Labor Standards and Human Rights: Implications for International Trade and Investment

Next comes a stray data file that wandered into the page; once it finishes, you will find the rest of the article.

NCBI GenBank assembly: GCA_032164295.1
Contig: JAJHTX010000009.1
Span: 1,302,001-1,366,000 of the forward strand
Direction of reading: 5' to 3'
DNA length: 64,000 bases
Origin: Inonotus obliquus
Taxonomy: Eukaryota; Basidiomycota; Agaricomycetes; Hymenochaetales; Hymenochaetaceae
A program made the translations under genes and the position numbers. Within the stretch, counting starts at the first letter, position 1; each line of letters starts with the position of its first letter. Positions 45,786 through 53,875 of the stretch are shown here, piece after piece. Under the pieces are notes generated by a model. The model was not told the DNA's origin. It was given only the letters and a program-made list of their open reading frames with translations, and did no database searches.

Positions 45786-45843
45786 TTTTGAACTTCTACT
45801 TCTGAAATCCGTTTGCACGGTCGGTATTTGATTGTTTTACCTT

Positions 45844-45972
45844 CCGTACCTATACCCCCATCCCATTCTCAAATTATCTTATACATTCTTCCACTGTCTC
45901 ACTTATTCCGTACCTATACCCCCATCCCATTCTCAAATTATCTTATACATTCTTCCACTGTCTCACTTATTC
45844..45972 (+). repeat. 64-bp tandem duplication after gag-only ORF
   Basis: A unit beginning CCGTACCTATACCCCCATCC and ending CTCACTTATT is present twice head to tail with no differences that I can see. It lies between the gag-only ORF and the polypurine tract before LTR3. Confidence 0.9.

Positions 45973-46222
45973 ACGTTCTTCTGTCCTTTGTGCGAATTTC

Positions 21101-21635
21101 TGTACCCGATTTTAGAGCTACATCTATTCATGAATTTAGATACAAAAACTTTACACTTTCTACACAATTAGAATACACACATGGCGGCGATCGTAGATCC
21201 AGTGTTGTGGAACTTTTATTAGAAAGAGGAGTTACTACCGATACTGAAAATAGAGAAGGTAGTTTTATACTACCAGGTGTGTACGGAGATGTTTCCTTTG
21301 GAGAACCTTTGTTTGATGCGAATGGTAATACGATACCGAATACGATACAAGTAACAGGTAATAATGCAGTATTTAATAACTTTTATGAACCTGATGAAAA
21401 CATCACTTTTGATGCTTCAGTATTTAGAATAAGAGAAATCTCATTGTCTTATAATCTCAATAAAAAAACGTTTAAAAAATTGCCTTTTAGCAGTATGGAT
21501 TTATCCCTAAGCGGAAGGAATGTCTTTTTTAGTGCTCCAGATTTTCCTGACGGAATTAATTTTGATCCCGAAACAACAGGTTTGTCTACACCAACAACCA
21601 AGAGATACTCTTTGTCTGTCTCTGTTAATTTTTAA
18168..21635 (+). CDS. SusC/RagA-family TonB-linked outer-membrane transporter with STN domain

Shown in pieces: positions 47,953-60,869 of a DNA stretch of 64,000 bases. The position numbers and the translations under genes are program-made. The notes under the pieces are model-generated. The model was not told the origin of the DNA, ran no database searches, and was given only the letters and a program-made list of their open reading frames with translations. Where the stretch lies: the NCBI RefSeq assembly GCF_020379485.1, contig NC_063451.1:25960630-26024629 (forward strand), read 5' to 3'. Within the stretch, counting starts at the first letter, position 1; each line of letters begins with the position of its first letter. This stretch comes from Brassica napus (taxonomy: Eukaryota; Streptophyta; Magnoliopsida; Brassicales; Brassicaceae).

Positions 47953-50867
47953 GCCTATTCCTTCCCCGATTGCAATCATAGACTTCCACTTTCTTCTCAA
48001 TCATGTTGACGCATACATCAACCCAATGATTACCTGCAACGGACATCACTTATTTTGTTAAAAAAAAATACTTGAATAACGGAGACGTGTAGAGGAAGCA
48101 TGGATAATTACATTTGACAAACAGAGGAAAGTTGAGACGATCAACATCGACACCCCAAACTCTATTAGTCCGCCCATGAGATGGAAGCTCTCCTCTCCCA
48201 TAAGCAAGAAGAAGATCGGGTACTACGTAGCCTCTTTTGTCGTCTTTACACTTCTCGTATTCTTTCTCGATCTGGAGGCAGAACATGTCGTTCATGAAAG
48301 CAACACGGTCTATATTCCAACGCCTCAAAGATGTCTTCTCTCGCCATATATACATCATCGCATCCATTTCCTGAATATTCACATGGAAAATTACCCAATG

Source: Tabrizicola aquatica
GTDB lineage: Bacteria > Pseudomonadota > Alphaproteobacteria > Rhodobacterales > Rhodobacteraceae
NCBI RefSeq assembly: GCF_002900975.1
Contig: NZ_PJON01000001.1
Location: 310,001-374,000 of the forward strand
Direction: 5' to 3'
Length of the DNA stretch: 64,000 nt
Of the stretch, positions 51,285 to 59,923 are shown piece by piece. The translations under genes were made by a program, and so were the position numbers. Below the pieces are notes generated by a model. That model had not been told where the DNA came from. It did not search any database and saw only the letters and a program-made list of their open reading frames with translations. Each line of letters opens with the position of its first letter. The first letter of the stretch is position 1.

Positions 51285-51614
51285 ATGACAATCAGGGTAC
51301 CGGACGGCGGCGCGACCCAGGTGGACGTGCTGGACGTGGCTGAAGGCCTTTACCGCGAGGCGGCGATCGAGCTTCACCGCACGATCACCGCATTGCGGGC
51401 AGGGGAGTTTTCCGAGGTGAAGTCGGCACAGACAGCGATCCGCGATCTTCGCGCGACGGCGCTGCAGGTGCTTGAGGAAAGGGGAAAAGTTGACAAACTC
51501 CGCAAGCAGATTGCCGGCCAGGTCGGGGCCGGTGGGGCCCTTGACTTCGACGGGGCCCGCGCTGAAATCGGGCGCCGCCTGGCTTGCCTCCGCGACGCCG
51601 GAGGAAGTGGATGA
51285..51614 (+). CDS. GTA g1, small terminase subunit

The establishment of international labor standards linked to market access within the WTO is among the proposals intended to remedy the gross violations of labor and human rights that accompany international trade and investment. Yet, the WTO Charter and, previously, the GATT are virtually silent on the potential inhumanity of globally integrated goods and services markets. Despite intense pressure from the United States and the European Union, the Singapore Ministerial Declaration (December 1996), while acknowledging the importance of international labor standards, identified the International Labor Organization (ILO) as the competent body to establish and monitor labor standards. However, advocates for international labor standards ultimately gained access to the process of rules-setting in the WTO indirectly through Article XXIV governing the creation of customs unions and free trade agreements and, more importantly, the 1971 GSP Decision permitting special and differential treatment of developing country exports. Thus, contrary to the WTO Ministerial dictates, labor standards are now routinely enforced by the prospective loss of preferential tariff concessions and market access. We discuss in this context a mechanism for linking ILO-established labor standards, monitoring by the ILO, and enforcement through the threat of lost trade concessions that emerged fully operational in the 1999 U.S.-Cambodia Bilateral Textile Trade Agreement. Under this agreement, the United States provided Cambodia access to US markets by giving expanded apparel and textile quotas conditional on improved working conditions in the garment sector. We also discuss the labor and human-rights issues that emerge in a globalizing world economy, the market failures that produce labor and human-rights violations, and the role of labor standards in mitigating the most grievous of consequences. We then discuss the evidence on the impact that labor standards have on trade, firm behavior and investment, and on workers, and whether or not there is a race to the bottom, which we conclude not to be the case.
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